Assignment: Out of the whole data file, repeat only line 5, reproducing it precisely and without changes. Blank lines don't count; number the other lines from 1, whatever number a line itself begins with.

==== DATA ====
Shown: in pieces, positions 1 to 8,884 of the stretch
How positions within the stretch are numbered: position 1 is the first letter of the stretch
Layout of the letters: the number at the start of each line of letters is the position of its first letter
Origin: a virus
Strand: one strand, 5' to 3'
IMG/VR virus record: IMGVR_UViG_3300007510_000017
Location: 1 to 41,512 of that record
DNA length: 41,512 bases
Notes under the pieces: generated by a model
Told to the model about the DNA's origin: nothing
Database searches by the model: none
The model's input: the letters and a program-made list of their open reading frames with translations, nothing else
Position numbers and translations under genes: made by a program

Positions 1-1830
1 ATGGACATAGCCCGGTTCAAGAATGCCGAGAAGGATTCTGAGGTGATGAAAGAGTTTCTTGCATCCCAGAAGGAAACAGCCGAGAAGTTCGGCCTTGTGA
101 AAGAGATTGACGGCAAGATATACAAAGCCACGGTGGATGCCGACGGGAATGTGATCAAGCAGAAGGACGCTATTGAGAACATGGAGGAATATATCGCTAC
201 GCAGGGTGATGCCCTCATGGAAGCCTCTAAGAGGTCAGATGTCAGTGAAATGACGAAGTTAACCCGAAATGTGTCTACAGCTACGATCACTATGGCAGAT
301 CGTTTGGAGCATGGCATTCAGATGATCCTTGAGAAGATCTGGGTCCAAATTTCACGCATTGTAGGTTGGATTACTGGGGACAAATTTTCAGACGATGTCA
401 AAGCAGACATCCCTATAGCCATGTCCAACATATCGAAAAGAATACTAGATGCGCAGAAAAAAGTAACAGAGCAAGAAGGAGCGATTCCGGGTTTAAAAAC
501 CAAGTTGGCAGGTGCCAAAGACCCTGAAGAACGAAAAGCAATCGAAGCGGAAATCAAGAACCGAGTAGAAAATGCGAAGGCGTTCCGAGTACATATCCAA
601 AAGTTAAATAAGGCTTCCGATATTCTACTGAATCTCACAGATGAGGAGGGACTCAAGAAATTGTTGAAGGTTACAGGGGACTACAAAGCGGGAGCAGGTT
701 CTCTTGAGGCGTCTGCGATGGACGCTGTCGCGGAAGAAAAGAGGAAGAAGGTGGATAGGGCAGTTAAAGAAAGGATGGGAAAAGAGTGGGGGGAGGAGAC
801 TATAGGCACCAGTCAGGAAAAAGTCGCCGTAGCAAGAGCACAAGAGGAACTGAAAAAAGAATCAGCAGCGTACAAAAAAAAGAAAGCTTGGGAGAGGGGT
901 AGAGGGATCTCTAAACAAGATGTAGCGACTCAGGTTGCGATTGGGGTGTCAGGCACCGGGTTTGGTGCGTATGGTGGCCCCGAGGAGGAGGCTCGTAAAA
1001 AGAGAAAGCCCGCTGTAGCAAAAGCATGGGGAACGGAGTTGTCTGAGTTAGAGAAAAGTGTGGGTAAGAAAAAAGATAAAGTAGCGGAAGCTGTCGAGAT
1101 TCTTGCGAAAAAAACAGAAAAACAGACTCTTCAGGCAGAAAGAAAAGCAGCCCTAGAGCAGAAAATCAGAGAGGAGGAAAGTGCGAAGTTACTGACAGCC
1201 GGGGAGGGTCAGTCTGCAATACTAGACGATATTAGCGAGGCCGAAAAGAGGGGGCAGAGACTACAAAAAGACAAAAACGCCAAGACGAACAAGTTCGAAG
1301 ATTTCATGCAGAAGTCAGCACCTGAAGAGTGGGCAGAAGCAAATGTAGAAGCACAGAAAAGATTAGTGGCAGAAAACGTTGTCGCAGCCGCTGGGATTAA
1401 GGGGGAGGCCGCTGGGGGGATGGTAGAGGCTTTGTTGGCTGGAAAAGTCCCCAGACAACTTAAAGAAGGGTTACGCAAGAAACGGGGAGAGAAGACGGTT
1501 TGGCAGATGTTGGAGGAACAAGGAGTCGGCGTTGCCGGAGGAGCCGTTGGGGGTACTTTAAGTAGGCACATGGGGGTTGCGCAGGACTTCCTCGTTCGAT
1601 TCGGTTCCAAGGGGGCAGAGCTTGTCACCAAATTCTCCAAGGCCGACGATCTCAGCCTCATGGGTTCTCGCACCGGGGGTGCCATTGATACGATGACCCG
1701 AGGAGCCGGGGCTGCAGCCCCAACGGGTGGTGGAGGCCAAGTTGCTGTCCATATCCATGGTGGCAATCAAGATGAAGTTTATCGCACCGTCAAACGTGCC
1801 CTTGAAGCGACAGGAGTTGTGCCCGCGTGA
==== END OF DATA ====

Strand: one strand, 5' to 3'